Brad's Ultimate Fighting Champion-
ship brothers ("Iron Man" director Jon
Favreau and country music singer Tim
McGraw) are a one-note joke and Brad's
father (Oscar winner Robert Duvall,
"Thank You For Smoking") is just too
sad, lonely and cranky to be funny.
While romantic comedies of late
have been less funny and more cloying,
"Christmases" proves the genre isn't yet
dead. The film is unlikely to become a
staple of holiday-themed rentals, but in
a movie season devoted to drama-heavy
Oscar bait, "Four Christmases" is some
THE WEINSTEIN CO.
Kate Winsletis most certainly the
best actress working today without
an Academy Award to show for it.
But judging by the magnificent
brief moments of raw emotion seen
in the trailer for "The Reader," this
could be her year.
Though the trailer initially
seems to promise a tragic tale of
a young man and an older female
lover, it abruptly switches tone
and becomes a courtroom drama...
about Nazis. Anyone see her mock
this material on TV's "Extras?"
The mystery lies in the identity
of this enigmatic older woman and
the nature of the horrific act she
committed. The trailer is careful
to give almost nothing away, but it
still provides enough to whet our
If so much suspense can be sum-
moned in only two-and-a-half min-
utes, just imagine what the rest of
the film holds. With no big-budget
special effects and a seemingly
unhappy ending, it could be the
holiday fare typically released this
time of year. For those who've been
waiting for meaty material to sink
their teeth into, the film's release
date can't come soon enough.
Take Your Career In A
Try a health care career in
The University of Michigan Museum of Art presents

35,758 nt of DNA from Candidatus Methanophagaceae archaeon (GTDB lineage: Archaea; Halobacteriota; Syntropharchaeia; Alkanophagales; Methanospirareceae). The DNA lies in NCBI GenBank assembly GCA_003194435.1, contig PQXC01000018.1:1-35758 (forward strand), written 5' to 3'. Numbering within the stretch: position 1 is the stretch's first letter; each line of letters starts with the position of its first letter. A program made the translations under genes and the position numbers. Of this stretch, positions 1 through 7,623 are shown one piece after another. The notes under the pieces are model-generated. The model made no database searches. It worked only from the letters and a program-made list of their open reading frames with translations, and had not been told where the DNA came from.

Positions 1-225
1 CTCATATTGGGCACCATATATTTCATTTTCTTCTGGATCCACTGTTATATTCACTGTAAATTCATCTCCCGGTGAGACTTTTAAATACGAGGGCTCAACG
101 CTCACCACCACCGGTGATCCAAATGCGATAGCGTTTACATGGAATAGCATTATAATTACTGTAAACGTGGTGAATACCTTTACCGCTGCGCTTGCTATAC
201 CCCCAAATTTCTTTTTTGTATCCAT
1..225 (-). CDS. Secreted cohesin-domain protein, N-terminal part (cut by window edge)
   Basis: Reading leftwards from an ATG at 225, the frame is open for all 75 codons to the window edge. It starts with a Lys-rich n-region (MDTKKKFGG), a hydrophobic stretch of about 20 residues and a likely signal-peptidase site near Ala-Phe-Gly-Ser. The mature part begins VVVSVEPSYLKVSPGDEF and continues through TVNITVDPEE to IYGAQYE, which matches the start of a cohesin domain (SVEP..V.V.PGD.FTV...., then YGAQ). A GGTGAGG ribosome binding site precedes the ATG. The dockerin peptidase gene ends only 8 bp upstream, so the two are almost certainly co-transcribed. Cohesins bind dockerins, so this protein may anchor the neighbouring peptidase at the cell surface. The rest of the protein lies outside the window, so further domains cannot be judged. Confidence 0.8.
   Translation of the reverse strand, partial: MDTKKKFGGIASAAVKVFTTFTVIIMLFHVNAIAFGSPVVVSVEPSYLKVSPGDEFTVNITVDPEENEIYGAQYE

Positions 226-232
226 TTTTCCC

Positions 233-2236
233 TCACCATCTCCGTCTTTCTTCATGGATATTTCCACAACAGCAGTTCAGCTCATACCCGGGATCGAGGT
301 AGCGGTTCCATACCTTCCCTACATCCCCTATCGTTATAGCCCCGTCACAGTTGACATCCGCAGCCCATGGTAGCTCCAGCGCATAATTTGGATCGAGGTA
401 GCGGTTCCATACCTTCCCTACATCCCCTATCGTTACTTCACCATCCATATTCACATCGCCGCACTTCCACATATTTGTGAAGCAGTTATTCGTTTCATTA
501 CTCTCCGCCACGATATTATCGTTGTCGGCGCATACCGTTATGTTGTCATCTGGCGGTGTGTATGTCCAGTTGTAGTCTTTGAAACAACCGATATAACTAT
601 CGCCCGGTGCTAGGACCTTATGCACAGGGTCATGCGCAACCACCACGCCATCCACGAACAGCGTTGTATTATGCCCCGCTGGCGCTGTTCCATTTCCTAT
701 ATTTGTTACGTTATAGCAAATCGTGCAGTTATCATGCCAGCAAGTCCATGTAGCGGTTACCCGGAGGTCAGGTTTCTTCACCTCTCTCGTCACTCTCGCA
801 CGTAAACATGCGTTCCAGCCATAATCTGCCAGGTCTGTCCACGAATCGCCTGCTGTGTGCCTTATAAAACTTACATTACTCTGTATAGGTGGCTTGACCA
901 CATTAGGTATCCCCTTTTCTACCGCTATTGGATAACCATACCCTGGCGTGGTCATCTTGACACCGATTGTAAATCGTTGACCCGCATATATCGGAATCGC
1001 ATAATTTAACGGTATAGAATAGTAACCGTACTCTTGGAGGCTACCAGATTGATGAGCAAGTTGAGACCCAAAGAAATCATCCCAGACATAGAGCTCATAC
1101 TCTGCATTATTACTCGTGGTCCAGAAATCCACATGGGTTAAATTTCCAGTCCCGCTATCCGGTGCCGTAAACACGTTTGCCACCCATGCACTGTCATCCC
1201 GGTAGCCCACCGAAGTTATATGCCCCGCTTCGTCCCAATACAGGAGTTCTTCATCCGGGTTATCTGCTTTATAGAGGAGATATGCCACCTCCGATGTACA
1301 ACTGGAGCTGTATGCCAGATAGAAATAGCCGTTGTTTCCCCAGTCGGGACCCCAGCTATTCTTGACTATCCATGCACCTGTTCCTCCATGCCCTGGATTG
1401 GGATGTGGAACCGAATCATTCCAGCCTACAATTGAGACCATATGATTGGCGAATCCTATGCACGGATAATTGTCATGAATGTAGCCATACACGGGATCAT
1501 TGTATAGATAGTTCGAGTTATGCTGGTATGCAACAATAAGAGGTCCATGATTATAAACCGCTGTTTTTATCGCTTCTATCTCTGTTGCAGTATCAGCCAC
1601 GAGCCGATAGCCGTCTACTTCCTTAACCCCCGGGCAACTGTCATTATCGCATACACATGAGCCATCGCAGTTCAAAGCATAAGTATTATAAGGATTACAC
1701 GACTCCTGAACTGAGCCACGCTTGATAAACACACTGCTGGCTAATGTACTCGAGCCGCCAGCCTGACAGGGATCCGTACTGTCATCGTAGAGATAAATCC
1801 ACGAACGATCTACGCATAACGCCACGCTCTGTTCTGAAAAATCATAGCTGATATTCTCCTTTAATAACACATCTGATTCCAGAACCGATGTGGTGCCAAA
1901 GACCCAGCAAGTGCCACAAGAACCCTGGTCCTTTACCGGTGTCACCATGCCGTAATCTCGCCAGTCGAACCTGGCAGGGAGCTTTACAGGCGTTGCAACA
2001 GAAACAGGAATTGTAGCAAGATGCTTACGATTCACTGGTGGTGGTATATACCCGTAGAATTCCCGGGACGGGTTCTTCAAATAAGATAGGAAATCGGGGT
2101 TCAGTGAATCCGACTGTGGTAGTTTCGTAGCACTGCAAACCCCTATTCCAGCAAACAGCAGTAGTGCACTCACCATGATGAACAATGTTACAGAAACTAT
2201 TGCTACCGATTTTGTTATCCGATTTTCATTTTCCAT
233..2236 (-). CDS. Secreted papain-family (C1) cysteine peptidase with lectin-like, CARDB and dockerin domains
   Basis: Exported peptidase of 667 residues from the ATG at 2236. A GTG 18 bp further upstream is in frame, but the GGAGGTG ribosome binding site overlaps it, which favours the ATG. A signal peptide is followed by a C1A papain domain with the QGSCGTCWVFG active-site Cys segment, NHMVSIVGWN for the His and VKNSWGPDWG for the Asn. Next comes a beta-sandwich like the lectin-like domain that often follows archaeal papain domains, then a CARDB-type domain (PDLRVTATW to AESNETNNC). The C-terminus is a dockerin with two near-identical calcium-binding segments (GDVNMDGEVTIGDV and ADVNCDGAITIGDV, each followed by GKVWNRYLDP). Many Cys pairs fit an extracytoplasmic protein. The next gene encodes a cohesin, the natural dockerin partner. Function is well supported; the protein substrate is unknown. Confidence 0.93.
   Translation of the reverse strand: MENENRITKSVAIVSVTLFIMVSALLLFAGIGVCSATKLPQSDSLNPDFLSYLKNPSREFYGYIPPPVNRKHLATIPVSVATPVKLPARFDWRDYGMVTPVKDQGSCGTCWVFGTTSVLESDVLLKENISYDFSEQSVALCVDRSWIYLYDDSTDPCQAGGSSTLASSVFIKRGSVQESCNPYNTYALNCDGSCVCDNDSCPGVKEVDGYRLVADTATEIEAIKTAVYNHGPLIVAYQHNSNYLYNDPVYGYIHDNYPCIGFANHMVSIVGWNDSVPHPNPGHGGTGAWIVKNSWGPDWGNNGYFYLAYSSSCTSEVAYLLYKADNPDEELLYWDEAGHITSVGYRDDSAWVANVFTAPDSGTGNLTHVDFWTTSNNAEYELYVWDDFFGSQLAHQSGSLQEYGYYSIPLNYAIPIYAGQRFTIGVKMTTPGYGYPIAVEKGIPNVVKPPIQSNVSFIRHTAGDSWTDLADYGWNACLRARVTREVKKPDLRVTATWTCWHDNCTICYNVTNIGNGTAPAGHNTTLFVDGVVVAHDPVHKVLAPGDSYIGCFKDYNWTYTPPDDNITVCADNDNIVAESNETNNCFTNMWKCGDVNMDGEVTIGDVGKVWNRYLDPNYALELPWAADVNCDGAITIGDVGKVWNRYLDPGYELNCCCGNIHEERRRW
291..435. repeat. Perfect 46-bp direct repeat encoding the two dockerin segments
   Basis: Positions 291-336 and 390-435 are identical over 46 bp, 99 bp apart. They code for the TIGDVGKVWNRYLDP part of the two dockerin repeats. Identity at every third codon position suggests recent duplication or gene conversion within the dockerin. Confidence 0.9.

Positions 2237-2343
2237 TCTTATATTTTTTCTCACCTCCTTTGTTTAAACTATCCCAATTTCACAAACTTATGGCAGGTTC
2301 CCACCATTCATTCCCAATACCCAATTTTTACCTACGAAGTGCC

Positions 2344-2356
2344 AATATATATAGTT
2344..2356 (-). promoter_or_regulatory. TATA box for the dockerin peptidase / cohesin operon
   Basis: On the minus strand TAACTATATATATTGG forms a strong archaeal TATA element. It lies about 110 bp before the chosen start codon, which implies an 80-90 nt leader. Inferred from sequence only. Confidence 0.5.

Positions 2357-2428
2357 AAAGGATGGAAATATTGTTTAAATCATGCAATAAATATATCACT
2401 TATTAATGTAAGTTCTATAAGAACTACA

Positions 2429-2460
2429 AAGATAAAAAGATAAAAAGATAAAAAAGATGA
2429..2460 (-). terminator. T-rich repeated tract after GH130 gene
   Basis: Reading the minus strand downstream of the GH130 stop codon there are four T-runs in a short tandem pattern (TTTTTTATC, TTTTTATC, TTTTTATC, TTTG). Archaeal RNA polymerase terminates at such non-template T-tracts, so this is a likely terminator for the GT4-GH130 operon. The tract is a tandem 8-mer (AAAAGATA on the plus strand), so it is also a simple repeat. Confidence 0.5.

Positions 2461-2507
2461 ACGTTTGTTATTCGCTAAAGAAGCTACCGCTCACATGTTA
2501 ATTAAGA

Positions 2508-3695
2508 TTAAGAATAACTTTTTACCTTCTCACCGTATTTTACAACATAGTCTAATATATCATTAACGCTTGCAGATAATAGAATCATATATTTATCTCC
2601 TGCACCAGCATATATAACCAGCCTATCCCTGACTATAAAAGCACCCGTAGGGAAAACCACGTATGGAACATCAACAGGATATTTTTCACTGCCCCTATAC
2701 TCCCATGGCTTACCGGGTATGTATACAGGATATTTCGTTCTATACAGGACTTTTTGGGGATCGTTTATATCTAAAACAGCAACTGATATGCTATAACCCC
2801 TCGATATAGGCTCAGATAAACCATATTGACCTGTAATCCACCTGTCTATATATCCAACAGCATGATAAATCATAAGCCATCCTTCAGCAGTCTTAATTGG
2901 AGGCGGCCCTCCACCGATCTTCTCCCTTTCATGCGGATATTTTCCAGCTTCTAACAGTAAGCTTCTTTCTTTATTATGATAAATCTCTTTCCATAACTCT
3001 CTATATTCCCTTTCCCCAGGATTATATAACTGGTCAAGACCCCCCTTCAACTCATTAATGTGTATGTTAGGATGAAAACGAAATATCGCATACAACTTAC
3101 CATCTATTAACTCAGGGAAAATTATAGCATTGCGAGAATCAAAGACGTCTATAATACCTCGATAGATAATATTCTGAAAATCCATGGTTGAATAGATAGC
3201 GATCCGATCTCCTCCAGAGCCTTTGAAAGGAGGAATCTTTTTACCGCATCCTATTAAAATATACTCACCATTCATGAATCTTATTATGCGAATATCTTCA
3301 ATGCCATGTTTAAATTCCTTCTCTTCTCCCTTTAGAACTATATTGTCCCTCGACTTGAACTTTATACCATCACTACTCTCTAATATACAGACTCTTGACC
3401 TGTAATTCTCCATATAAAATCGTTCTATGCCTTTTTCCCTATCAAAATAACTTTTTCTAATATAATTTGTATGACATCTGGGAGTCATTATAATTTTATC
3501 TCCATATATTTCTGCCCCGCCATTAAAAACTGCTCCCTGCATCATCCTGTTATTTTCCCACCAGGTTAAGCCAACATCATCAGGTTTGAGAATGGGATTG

DaWty ihout) Art
A reading and talk by
MONDAY, DECEMBER 1, 5PM
Hussey Room, Michigan League, 11 N. University, Ann Arbor
Renowned American poet, memoirist, biographer, and
playwright Honor Moore will read from her work to mark
this year's Day With(out) Art. Since the first Day With(out) Art
on December t 1989, this national day of action and mourning
has commemorated the devastating toll that HIV and AIDS have taken on the worldwide arts
communities. This program is cosponsored by UMMA and the Creative Writing Program of
the UM Department of English and is part of the Zell Visiting Writers Series 2008-2009.
LmI" I rlrThe University of Michigan Museum of Art WWW.UMMA.UM1CIhDU 1 734.763.UMMA
From Grassroots Films of Brooklyn, New York
THE HUMAN EXPERIENCE
Tuesday, December 2nd at 7 p.m. at the Michigan Theater.
The real story of a band of brothers who travel the world in search of the
answers to the burning questions: Who am I? Who is Man? Why do we
searchfor meaning? Their journey brings them into the middle of the
lives of the homeless on the streets of New York City, the orphans and
disabled children of Peru, and the abandoned lepers in the forests of
Ghana, Africa. What the young men discover changes them forever.
Through one-on-one interviews and real life encounters, the brothers are
awakened to the beauty of the human person and the resilience of the
Winner "Best Humanitarian Film 2008" at the Sedona Film Festival and
"Best Documentary Feature 2008" at the Maui Film Festival.
Tickets are $9 for adults, $7 for students/seniors/US Veterans, and $6.50 for
Michigan Theater Members. Tickets can be purchased in advance through
www.ticketweb.com and at the Michigan Theater the day of the screening,
and from Transfiguration Parish at 734-482-6240
View the trailer at www.grassrootsfilms.com